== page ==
Six degrees of separation: from an Australian gang to a Brit who never told a lie

#6Degrees

Six degrees of separation:
from an Australian gang to a Brit
who never told a lie!

Time for another quirky variation on this meme.
The book we are starting from speaks is about a famous Australian gang, and I end up with a classic full of humor about a Brit who said he never told a lie! Can you guess who these people are?

Using my own rules for this fun meme hosted by Kate at Booksaremyfavouriteandbest (see there the origin of the meme and how it works – posted the first Saturday of every month).

Here are my own quirky rules:

1. Use your list of books on Goodreads
2. Take the first word of the title (or in the subtitle) offered and find another title with that word in it – see the titles below the images to fully understand, as often the word could be in the second part of the title
3. Then use the first word of THAT title to find your text title
4. Or the second if the title starts with the same word, or you are stuck

Click on the covers 
links will send you to my review or to the relevant page

True History of the Kelly Gang

This is the book we are supposed to start from.
I have not read it, and I am not planning to.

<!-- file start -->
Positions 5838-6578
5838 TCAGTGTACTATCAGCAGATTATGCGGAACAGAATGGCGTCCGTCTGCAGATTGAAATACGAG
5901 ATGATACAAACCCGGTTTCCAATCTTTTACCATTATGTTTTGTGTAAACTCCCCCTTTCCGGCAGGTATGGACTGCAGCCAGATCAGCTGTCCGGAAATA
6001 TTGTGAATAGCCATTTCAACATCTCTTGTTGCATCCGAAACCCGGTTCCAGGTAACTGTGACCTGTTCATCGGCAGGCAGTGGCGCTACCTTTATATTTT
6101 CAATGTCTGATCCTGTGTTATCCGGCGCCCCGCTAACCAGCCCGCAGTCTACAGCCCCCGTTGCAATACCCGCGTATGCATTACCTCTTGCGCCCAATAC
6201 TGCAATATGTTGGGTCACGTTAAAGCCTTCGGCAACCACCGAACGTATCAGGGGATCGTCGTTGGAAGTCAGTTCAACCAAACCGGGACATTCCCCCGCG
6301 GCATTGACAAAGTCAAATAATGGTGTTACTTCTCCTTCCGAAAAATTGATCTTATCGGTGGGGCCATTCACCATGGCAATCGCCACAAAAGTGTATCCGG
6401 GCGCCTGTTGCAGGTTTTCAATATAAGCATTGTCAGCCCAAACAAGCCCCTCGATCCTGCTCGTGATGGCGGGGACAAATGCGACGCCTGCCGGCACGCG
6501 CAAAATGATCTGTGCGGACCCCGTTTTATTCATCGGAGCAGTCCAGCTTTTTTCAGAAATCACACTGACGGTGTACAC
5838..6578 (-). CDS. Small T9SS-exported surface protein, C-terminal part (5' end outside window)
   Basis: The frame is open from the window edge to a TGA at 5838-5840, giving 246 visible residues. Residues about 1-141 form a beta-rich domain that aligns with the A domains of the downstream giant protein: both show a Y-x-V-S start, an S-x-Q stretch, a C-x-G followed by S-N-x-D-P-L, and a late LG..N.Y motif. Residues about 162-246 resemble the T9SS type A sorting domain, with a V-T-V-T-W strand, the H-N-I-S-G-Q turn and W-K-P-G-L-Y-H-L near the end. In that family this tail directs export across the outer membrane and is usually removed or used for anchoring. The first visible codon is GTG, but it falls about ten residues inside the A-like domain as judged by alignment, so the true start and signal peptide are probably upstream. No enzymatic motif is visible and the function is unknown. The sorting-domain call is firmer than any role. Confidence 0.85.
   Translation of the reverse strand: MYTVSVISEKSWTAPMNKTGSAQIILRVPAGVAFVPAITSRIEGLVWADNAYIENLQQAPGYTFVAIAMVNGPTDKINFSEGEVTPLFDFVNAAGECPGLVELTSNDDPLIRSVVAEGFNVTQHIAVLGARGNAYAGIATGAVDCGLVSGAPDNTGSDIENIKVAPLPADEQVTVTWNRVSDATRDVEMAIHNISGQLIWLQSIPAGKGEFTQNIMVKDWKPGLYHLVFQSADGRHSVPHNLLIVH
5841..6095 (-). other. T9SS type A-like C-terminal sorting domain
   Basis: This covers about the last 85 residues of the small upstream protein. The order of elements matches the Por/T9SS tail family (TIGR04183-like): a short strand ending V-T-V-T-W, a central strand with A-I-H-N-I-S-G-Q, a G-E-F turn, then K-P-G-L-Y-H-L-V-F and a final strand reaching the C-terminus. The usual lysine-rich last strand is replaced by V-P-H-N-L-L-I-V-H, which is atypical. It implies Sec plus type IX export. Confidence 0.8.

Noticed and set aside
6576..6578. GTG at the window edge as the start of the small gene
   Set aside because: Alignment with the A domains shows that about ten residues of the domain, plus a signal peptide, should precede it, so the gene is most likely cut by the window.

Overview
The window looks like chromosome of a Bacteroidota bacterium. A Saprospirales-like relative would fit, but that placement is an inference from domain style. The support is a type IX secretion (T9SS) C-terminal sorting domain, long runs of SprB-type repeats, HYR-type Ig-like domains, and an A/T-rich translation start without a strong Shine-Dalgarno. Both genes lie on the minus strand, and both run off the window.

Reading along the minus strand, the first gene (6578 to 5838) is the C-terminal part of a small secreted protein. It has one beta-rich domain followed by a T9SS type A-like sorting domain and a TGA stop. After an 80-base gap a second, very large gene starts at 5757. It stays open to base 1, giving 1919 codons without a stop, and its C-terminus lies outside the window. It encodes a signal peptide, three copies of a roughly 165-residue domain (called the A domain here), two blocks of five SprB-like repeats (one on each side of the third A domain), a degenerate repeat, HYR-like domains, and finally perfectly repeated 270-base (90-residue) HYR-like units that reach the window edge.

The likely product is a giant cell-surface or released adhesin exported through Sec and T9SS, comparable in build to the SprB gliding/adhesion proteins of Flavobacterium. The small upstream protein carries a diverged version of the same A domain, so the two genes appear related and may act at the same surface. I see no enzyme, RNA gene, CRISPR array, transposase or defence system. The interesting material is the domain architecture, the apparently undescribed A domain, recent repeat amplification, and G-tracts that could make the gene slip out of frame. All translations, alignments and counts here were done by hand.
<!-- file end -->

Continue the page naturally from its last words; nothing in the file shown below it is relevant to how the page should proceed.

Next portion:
“In True History of the Kelly Gang, the legendary Ned Kelly speaks for himself, scribbling his narrative on errant scraps of paper in semiliterate but magically descriptive prose as he flees from the police. To his pursuers, Kelly is nothing but a monstrous criminal, a thief and a murderer. To his own people, the lowly class of ordinary Australians, the bushranger is a hero, defying the authority of the English to direct their lives. Indentured by his bootlegger mother to a famous horse thief (who was also her lover), Ned saw his first prison cell at 15 and by the age of 26 had become the most wanted man in the wild colony of Victoria, taking over whole towns and defying the law until he was finally captured and hanged. Here is a classic outlaw tale, made alive by the skill of a great novelist.”

Conan Doyle for the Defense   An Elegant Defense

  The Novel of the Century A Novel Bookstore

  Mr Penumbra's 24-hour bookstore Meet Mr Mulliner

Click on the covers to read my review
or the relevant page

1. Conan Doyle for the Defense: The True Story of a Sensational British Murder, a Quest for Justice, and the World’s Most Famous Detective Writer, by Margalit Fox

VERDICT: A must read for all Sherlock Holmes’ fan. A well researched piece of literary critique.

2. An Elegant Defense: The Extraordinary New Science of the Immune System: A Tale in Four Lives, by Matt Richtel

For once, this is not a book that I have read, but that I added to my TBR (In February).
Here is just a short paragraph from the synopsis:
“A magnificently reported and soulfully crafted exploration of the human immune systemthe key to health and wellness, life and death. An epic, first-of-its-kind book, entwining leading-edge scientific discovery with the intimate stories of four individual lives, by the Pulitzer Prize–winning New York Times journalist.”